I reluctantly entered my first climbing competition yesterday. I dragged my heels getting there, convinced that I was too tired to climb. I moaned and dramatized my moontime apana, knowing that fear the root of my lethargy.I love climbing and I’m quite competitive. Sounds like a perfect match for a climbing competition. The only problem is that I’m not comfortable with failure.
While I do not openly compete, I do compare myself to others. When I do this I shake myself off centre. I lose touch with my intrinsic love of climbing.
And so there I was at the competition, yawning between attempts – putting around, half removed. The risk seemed to great to put in 100% effort. If I gave my all and lost, I would lose my egocentric supremacy.
To my delight and horror, I made the finals. The final route was a mystery on the outside wall. The finalists, all friends, descended down into the pit to await their turn. With time to spare, I trotted home for a hit of Floradix (liquid iron) and a bowel evacuation.
I returned to the gym, assumed savasana and visualized myself climbing strong and smooth. Clueless to what the route looked like, I figured pseudo-imagery was better than none.
After a few rounds of nadi shodhana. I felt calm and focused. My fatigue paid off – I lacked the energy to wind myself in a nervous tizzy.
After the competition Rik told me that he was nervous for me. I remember that feeling while watching loved ones perform. That’s what the finals felt like, performing in front of an audience of supportive climbers. The stage, a gently overhanging wall; the cast, a sprinkling of multi-coloured holds.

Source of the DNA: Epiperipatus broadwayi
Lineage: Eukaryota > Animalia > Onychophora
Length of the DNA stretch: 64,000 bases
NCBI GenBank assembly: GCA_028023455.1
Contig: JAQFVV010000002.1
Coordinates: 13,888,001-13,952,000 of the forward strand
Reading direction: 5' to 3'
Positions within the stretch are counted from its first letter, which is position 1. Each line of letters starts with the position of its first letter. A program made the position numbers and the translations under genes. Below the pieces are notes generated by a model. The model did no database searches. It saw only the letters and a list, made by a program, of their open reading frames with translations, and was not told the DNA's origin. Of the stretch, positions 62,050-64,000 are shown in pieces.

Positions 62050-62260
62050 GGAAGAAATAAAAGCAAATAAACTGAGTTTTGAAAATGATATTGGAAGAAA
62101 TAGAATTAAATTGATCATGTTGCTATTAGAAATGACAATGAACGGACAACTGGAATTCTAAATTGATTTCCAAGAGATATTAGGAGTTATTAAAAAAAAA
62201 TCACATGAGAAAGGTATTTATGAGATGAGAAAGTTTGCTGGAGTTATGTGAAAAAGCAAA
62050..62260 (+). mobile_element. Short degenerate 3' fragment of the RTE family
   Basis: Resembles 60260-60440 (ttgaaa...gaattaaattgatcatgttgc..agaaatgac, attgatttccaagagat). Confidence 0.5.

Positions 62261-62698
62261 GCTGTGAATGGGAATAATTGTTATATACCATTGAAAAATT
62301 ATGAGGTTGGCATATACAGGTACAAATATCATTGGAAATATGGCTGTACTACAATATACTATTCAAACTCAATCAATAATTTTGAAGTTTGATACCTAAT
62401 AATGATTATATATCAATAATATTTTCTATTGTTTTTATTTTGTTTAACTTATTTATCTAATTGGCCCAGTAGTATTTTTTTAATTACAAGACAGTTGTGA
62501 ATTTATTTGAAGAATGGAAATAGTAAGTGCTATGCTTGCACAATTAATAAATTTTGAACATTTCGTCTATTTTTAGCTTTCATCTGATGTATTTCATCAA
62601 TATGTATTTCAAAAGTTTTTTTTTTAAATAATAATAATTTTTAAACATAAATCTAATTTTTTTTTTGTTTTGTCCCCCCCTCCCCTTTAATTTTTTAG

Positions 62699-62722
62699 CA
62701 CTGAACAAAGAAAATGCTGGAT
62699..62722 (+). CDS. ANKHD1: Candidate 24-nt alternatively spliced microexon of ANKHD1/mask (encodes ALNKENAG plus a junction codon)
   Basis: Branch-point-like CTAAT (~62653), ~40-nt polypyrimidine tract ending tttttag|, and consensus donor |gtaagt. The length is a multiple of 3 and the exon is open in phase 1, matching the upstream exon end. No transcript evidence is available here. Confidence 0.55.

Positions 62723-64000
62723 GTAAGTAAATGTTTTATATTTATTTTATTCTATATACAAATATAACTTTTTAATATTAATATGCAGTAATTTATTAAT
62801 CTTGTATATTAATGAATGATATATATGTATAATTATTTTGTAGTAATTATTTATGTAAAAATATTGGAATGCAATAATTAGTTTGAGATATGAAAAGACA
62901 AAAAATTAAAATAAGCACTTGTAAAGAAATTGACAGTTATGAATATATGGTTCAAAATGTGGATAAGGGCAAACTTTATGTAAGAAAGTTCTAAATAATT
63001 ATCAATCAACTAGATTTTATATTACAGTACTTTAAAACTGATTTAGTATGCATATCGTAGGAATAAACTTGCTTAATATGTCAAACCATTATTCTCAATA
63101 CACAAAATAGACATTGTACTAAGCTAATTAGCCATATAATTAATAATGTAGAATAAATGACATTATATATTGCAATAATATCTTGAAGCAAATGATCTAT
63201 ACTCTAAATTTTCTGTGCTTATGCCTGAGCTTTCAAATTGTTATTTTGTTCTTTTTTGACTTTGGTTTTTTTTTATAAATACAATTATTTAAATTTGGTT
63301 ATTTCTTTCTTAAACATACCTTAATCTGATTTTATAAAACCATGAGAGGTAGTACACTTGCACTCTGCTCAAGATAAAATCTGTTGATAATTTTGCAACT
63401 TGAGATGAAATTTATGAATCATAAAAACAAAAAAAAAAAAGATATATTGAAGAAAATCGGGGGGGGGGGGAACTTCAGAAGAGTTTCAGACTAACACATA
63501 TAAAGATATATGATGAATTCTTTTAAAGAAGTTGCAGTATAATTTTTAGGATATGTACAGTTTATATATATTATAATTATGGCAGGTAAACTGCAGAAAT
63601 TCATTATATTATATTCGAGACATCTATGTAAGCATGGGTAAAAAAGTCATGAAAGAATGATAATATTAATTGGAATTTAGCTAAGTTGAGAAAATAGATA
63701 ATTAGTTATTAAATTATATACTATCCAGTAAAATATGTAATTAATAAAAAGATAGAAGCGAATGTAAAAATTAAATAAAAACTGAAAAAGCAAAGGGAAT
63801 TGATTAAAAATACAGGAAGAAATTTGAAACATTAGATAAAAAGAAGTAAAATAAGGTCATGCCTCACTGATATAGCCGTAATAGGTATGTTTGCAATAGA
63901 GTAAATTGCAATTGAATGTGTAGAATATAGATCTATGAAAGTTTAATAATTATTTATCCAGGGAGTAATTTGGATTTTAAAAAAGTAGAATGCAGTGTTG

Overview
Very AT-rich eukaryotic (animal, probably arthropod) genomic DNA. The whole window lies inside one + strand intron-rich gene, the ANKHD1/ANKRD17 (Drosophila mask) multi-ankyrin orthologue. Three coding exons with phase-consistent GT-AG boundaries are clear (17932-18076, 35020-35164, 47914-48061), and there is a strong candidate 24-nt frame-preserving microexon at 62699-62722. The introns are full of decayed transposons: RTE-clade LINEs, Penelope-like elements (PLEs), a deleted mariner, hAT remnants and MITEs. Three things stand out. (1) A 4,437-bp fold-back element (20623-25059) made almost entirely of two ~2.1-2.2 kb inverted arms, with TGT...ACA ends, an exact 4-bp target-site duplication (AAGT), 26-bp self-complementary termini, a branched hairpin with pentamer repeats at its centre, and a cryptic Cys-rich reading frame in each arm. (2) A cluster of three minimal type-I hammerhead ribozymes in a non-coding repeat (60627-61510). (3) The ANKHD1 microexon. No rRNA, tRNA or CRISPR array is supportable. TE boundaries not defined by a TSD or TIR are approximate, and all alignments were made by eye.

I climbed the wall with my eyes, miming with my hands and feet to mimic the moves. I did my best to decipher the route from the ground, roped up and gave it my all.
I surprised myself and stuck several lunges. I hit a tricky section and attempted to climb a corner arete with no holds. I changed my mind and lost my feet. My effort and fall were greeted with excited cheers.
Both yoga and climbing have taught me how to fall and get back up. When I teeter and totter in balancing poses I no longer fear falling over. I’ve grown to love the sense that I’m losing my balance. I know that this shaking and rocking, helps me develop grounding and poise.
Through my Trinity trainings I have learned how to let loose and dance freely. When I climb I dance between my desire to maintain control and to take risks.
Success is not necessarily about getting to the top or the end of a climb. My greatest accomplishments in climbing come when I drop my ego-striving. Sometimes falling is the most rewarding achievement of all.